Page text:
Mary’s Room

The Australian philosopher Frank Jackson devised a thought experiment to represent a Knowledge Argument in 1982.

Mary is extremely smart, she is educated on neuroscience to the point where she is an expert on the subject. Mary has read about everything there is to know about the perception of colour in the brain as well as the physical facts about how light works in order to create the different wavelengths and colours and about how the brain processes visual stimuli. She knows every scientific fact about what happens when we see colour.

Except, Mary herself has never seen a coloured object. A red strawberry, a brown chocolate, colourful m&m’s, the blue ocean, the yellow sun… Mary has never seen any of these!

Mary has lived her entire life in a black and white room. Her books are black and white, her hair is black, her T.V is black and white, and even her clothes. She has never directly experienced or seen anything in colour, all she knows about colour is given in her textbooks.

But one day, the door opens to the outside world. Suddenly, she sees what she has been researching for all these years – colour! The question is, even though she knows everything about what should happen inside her brain now, does she learn anything new? Does she learn anything new by seeing a green tree or a red apple that she couldn’t get out of reading textbooks?

If she does, we’ll have to conclude that mental states like seeing colour cannot be perfectly explained by physical facts. There has to be more to it, something that’s dependent on conscious experience.

If she doesn’t learn anything new, we’ll have to go with the idea that knowing physical facts is identical to experiencing something.

I think that there are some non-physical properties and attainable knowledge that can only be discovered through conscious experience. A tiny bit like love – we have read about it and most of us even know the hormones like dopamine and serotonin involved. But when we actually experience love for the first time, it feels like something completely out of the world!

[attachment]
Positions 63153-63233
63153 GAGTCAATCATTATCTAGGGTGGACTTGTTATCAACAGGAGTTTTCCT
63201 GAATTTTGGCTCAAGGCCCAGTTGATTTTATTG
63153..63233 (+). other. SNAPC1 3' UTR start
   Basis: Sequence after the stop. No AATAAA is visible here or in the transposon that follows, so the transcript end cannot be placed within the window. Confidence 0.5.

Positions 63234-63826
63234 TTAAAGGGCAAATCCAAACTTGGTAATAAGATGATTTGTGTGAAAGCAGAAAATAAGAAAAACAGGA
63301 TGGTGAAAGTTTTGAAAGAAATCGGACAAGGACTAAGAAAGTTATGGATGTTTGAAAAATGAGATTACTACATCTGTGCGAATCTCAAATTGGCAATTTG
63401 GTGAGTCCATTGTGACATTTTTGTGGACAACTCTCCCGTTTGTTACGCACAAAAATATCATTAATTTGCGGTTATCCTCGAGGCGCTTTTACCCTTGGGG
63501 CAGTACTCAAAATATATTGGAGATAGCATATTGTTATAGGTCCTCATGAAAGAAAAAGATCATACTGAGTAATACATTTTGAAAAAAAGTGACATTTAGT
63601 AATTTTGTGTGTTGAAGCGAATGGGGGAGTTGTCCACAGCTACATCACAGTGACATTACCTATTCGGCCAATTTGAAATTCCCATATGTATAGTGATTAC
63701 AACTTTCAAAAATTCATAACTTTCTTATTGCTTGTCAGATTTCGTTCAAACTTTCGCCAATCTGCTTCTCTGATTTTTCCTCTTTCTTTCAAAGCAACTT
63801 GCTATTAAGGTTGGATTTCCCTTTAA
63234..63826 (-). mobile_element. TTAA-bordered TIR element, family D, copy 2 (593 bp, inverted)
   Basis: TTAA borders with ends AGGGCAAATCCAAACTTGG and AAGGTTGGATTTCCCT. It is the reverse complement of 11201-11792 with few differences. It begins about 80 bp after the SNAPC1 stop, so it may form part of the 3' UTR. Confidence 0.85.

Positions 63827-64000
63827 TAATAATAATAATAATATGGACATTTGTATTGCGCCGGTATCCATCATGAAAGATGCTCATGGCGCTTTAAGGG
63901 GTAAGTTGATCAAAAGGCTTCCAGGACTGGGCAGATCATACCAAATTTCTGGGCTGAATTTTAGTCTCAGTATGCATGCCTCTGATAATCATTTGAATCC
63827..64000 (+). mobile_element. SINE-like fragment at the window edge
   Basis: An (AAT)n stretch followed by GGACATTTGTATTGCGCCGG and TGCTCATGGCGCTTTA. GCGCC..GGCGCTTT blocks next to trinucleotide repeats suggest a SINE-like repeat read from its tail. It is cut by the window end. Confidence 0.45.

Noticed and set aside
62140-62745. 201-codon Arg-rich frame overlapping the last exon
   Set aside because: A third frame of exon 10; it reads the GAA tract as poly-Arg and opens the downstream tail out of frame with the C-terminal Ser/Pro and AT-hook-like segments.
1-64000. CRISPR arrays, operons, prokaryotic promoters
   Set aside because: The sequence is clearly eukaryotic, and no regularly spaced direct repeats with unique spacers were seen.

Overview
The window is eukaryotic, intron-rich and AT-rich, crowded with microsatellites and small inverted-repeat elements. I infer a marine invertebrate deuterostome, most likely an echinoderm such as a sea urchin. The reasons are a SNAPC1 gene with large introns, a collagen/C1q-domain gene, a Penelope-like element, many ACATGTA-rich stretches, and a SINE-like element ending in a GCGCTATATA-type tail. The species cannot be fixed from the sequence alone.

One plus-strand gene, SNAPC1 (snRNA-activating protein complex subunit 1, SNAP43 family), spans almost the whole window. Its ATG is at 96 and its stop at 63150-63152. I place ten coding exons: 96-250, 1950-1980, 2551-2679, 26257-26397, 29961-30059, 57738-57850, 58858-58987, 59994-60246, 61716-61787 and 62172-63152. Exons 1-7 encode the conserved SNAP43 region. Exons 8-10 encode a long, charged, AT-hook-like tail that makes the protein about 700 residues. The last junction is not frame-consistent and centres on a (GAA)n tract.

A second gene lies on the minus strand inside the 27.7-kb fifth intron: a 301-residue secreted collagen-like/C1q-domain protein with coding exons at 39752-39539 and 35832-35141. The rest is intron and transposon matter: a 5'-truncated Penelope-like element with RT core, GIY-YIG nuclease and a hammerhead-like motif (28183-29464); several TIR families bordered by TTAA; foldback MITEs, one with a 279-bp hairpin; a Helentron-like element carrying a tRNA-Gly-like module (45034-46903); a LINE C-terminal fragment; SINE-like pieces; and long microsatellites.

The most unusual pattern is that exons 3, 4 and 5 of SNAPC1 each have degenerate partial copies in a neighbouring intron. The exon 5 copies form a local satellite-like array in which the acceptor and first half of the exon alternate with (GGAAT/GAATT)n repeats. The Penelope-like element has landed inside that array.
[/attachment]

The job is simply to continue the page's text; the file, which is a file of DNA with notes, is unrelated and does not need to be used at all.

Is the way in which we experience the world more than just simple biochemical processes in the brain? Is our mind more than our brain? What do you think?

⁃ SaaniaSparkle 🧚🏻‍♀️

238 thoughts on “Mary’s Room

  1. Yes you are right I agree with you . As you have raised a question what is actually a brain. It is a greatest mysterious creation the part is so intellectual in it’s own. Not only it heals your other parts but heels itself. Electric pulses carrying information is itself a mystery.

    Liked by 2 people

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  4. Very nice summary of Mary’s Room!

    The thing to consider is what we mean by “she knows every scientific fact about what happens when we see colour”. Does that include, for instance, simulations of the effects color would have on her own nervous system? If so, then when she has the actual experience, there shouldn’t be any surprises.

    If not, then “every scientific fact” wouldn’t be all the physical facts, but then her learning something new wouldn’t have non-physical implications.

    Liked by 3 people

  5. Its such as you learn my mind! You seem to grasp so much approximately this, such as you wrote the e-book in it or something. I feel that you just could do with some to drive the message house a little bit, however other than that, this is great blog.

    Liked by 3 people

  6. When you experience love for the first time, how do you know it is even love?

    The ancient Greeks had multiple words that we would translate as love. They weren’t synonyms. Each meant an entirely different thing, and each would be called “love” by an English speaker. And the ancients didn’t think any of these things could save the world.

    The early Christians maintained that God’s love (“agapon” – esteem) for mankind could save souls, but even they didn’t believe in the power of any other kind of love.

    An ancient Roman poet wrote “love conquers all” but it’s anyone’s guess what he meant by that.

    As another comment pointed out, hate is not the opposite of love. Hate, fear and love are all phases of the oxytocin response.

    I had a friend who argued that objectively there was no such thing as the color red. I disagreed, but saw no point in arguing with him. He was one of those who was always wrong about things that didn’t impact him, and always right when he needed to be right.

    My favorite color is blue, and I have no idea why. It just is.

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  7. Bonjour ou bonsoir mon amie SANIA

    Bonjour mon amie ami
    Je pense que cette journée sera illuminée de soleil
    Je viens te souhaiter une belle journée
    Sous une mélodie chanter par les oiseaux

    Journée de bonheur ou rien ne viendra te perturber
    Cette journée sera de beauté
    Bonsoir Amie AMI

    Pour cette nuit
    Je te souhaite une nuit de repos bien méritée
    Remplit de rèves flatteurs
    Des rèves que toi seule à le secret de bien gardé
    Sache que certains reves peuvent devenir réalité
    Que cette journée et soirée te soit des plus agréables
    Bisous amicales Bernard

    Liked by 3 people

  8. Exactly so. There is no way for Mary to have the mental states of seeing red without actually having the experience. It doesn’t matter how much you know about seeing red — actually seeing it is a different mental state.

    Liked by 2 people

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